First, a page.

Tim Horton's - Key - © kavinė Vankuveryje on Wikipedia

Tim Horton’s Raises Some Prices

The unrest at Tim Horton’s Canada persists. And, now, Horton’s head office – Restaurant Brands International – has decreed menu price hikes on top of the abiding friction between itself and a significant number of franchisees. To a neutral observer, it looks like RBI is cutting off its nose to spite its face…

Hortons Protest - © 2018 Dan Pearce - MetrolandConfused or maybe just ill-informed protesters at a Tim Horton’s Store in
Greater Toronto last week. To be clear, folks: Tim’s workers got pay increases
on January 1 thanks to the government – not pay cuts.

You have to wonder how an organization like Restaurant Brands International (RBI) manages to stay in business. When it bought out Tim Horton’s. we were warned that RBI was a den of cutters and choppers, dedicated to enriching itself and its share holders at the expense of customers and franchisees. Then, the cost-cutting and profit skimming started, and franchise owners became more and more angry as their cut of the take shrank and RBI sucked up more and more.

Furious franchisees, claiming that RBI’s actions were destroying the value of their investments, formed a business lobby group, the Great White North Franchisees Association (GWNFA) to fight RBI and its tight fists. GWNFA had filed a (C)$500 million lawsuit against RBI. Then, RBI branded GWNFA members ‘rogue’ franchisees and made it clear that there will be no easy solution to the dispute.

But that was just the beginning…

THEN… The new minimum wage came into effect January 1, and franchisees took another enormous hit to their profits. No help from RBI on softening the blow, in spite of the fact that other Fast Food chains in the Province of Ontario got head office help and support to meet the challenge.

THEN… Some franchisees announced cuts in employee benefits to help keep their operations profitable.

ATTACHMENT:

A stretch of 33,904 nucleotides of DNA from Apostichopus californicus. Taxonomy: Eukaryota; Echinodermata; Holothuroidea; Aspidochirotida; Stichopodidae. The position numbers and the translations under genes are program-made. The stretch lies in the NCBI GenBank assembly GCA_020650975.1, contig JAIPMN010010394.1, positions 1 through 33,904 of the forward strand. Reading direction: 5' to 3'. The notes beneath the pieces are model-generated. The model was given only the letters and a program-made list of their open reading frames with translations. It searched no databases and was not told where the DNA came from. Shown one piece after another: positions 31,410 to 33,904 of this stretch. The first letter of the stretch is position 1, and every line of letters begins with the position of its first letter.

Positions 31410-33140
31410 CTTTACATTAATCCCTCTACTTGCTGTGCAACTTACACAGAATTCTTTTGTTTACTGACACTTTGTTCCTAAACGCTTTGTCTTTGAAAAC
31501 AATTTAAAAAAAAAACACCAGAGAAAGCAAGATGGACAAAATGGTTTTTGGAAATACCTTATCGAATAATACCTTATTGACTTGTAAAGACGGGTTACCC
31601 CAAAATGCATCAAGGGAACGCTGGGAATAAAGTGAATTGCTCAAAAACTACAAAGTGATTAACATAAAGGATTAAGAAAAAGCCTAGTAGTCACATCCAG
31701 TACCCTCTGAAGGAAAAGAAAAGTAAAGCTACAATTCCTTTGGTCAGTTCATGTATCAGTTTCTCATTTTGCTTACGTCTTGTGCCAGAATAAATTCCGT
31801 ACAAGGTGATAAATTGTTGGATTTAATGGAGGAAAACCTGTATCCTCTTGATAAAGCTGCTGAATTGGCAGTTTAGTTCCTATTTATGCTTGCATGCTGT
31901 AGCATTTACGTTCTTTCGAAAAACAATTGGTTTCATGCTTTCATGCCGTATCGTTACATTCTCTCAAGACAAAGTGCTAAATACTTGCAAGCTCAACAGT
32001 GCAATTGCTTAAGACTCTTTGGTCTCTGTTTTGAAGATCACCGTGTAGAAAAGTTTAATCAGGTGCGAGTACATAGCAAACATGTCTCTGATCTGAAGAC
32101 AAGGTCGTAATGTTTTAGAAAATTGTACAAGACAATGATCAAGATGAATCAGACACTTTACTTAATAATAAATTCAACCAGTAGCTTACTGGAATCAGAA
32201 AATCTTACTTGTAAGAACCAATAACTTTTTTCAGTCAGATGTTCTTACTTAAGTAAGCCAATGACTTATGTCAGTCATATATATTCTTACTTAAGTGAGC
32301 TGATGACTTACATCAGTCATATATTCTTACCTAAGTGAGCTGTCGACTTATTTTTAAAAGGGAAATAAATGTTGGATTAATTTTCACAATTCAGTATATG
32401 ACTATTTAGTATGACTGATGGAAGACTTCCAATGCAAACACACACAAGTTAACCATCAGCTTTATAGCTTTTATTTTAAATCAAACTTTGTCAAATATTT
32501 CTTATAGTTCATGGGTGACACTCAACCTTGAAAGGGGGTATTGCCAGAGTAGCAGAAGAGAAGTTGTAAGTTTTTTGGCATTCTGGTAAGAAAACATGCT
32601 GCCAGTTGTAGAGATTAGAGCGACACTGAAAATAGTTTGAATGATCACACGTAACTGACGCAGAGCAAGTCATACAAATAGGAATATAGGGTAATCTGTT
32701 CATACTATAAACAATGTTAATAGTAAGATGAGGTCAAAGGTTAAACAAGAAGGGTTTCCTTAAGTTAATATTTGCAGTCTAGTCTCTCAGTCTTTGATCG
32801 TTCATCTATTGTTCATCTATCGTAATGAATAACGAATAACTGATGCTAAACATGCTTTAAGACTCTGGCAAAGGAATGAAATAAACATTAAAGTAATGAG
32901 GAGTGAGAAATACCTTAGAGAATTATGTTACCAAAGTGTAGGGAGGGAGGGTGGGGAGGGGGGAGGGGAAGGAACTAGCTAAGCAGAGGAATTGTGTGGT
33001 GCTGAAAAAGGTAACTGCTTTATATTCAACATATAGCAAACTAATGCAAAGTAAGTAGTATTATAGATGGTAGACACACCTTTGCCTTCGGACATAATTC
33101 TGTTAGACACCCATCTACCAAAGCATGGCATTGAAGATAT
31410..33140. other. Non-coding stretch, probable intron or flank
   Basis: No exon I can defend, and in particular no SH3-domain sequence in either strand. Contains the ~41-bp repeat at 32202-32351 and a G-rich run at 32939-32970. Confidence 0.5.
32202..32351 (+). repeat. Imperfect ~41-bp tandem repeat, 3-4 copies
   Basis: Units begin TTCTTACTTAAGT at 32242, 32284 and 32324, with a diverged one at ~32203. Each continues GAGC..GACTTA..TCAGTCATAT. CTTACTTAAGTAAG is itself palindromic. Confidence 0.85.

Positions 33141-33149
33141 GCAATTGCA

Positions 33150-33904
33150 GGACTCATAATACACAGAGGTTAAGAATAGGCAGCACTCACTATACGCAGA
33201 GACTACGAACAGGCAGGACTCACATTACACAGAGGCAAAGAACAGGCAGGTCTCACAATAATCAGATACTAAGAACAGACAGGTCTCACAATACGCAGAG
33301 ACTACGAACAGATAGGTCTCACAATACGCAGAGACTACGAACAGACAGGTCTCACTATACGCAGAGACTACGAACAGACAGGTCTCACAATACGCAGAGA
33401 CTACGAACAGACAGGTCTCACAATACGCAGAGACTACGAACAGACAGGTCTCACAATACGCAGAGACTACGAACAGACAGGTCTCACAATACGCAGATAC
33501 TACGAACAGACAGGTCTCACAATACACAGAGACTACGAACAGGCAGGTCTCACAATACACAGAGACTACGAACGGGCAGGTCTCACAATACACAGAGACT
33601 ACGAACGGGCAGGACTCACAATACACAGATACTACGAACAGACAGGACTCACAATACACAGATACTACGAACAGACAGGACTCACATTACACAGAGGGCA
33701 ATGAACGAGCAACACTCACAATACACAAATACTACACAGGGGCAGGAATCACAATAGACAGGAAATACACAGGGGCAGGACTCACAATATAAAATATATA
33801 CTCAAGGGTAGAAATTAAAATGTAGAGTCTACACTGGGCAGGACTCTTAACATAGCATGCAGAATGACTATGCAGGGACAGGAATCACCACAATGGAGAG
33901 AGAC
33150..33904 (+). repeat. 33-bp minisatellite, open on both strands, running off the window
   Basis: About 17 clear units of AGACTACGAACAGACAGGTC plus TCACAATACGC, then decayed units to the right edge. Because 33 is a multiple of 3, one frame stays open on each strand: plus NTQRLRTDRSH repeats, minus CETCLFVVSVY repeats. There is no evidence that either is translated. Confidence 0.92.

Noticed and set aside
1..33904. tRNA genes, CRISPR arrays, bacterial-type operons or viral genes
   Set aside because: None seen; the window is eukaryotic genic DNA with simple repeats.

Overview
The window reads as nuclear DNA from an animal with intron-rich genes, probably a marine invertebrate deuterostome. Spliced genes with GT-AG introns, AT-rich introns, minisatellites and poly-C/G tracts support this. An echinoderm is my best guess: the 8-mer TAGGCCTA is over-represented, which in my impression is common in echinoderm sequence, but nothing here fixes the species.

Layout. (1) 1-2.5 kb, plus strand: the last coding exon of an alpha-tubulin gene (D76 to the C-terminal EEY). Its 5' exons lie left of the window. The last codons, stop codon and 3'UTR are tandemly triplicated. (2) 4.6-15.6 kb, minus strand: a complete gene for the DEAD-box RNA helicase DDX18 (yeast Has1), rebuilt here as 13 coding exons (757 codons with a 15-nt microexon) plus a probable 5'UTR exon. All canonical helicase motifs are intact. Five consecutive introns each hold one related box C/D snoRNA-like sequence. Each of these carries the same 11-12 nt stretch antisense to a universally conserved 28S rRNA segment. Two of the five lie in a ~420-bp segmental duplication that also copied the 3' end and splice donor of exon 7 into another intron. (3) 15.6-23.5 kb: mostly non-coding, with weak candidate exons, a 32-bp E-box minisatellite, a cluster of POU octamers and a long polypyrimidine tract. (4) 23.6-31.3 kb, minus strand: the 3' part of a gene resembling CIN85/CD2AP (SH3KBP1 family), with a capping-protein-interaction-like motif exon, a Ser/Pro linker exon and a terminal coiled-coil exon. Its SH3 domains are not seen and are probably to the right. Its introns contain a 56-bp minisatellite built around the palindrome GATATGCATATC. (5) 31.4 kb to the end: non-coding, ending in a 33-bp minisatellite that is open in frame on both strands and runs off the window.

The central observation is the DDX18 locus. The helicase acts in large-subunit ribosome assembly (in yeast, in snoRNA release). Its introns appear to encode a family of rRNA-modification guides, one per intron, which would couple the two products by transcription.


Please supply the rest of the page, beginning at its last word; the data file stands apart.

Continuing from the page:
NOW… RBI has decreed menu price increases in some regions. They say that’s got nothing to do with the franchisee dispute or the the minimum wage hike.

“Regular adjustments to menu prices are a normal part of the restaurant business,” RBI said in an e-mail to CBC news. “Many factors are considered when determining the final price of each menu offering and prices may vary by region.”

To a neutral observer, it doesn’t add up.

So what IS going on?

It appeared that RBI didn’t care what happened to its franchisees – until the minimum wage went up. Franchisees begged for price increases before January 1, but were denied by RBI. Then, RBI allowed price hikes in some ‘high-rent’ regions such as Greater Toronto, to ensure that its franchisees there didn’t actually go under. At least, that’s how it looks.

What is certain is, Horton’s prices will put it at a disadvantage compared to its competitors – at least until they raise prices to respond to the minimum wage hike. But what will the whole mess do to the Horton’s brand? And how will the franchisee ‘revolt’ pan out?

And what about tomorrow?

Last Tuesday, protesters proclaimed the first ‘No Timmy’s Tuesday’, asking customers to boycott Horton’s outlets for the day. As far as I could tell, they were demonstrating solidarity with Tim’s workers who were losing benefits because the minimum wage squeeze on franchisees.

Will the demonstrators be out at horton’s stores near and far with their placards, again? Will customers shy away from Tim’s as a result of a 20-23 cent increase in the price of a breakfast Sandwich combo? Will RBI finally come to its senses, moderate its greed and lay off franchisees?

At this point, I’d couldn’t begin to predict the next move in the Horton’s civil war, let alone forecast an end to hostilities.

We’ll all just have to wait and see…

~ Maggie J.

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